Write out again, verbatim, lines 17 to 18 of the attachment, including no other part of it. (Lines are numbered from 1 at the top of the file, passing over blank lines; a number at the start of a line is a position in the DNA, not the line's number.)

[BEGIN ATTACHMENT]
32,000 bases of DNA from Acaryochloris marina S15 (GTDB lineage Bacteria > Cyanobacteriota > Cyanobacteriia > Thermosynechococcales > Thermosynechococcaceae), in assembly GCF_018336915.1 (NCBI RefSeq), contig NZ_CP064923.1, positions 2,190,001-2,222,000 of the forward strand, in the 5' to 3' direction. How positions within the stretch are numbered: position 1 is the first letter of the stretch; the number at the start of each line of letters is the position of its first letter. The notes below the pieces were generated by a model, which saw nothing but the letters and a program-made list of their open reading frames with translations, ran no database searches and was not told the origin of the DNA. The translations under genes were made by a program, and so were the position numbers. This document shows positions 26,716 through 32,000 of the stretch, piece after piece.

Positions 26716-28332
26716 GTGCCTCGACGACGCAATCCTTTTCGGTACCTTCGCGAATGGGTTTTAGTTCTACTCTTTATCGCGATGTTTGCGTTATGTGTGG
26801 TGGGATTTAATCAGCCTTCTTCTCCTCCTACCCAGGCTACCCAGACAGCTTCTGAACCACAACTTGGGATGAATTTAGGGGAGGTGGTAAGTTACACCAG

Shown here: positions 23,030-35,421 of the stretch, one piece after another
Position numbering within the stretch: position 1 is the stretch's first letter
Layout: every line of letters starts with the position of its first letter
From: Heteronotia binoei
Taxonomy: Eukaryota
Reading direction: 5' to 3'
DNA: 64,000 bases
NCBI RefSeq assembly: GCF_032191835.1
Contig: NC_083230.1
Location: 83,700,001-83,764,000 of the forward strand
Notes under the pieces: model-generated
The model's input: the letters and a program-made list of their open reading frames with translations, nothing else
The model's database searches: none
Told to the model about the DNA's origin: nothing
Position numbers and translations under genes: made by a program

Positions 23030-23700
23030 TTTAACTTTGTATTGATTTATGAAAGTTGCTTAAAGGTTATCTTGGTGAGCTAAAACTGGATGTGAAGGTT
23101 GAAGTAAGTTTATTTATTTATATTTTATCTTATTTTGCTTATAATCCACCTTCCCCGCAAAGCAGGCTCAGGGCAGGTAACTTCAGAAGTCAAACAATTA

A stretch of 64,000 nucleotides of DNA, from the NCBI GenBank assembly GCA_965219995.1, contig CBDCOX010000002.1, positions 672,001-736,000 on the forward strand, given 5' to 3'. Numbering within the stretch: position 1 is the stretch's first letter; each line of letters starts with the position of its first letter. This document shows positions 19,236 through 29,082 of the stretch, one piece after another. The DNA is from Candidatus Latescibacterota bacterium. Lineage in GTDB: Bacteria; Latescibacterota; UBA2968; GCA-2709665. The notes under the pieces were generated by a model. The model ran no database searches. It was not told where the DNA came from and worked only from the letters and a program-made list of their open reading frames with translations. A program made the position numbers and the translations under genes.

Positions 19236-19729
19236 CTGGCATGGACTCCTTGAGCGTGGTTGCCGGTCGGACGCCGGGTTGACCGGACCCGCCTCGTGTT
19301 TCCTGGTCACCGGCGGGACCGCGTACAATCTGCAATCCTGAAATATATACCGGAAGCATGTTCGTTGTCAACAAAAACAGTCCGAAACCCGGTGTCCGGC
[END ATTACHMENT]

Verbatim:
The model's database searches: none
Told to the model about the DNA's origin: nothing